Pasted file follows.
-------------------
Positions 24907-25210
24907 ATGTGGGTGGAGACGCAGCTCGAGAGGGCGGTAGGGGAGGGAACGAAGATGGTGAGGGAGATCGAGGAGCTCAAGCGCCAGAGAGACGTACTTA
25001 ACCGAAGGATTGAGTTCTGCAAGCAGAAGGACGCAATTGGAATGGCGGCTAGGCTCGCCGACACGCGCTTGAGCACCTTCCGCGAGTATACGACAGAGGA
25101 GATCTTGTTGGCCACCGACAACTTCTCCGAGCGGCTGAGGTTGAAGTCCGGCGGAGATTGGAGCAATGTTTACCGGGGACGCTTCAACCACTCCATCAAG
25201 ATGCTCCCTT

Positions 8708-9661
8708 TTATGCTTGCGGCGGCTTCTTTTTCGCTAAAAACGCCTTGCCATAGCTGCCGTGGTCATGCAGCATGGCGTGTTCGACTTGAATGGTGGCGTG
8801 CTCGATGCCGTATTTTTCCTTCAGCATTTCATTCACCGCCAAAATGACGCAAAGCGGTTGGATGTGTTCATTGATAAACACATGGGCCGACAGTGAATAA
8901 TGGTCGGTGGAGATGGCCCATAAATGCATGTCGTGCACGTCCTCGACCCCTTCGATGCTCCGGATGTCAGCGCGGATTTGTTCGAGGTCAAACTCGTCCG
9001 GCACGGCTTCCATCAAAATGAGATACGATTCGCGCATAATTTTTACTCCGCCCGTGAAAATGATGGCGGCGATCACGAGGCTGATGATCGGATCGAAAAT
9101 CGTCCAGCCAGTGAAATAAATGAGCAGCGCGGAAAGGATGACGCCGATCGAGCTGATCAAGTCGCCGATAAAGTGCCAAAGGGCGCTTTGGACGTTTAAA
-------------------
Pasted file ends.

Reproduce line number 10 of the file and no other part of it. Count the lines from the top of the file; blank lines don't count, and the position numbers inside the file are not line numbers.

9001 GCACGGCTTCCATCAAAATGAGATACGATTCGCGCATAATTTTTACTCCGCCCGTGAAAATGATGGCGGCGATCACGAGGCTGATGATCGGATCGAAAAT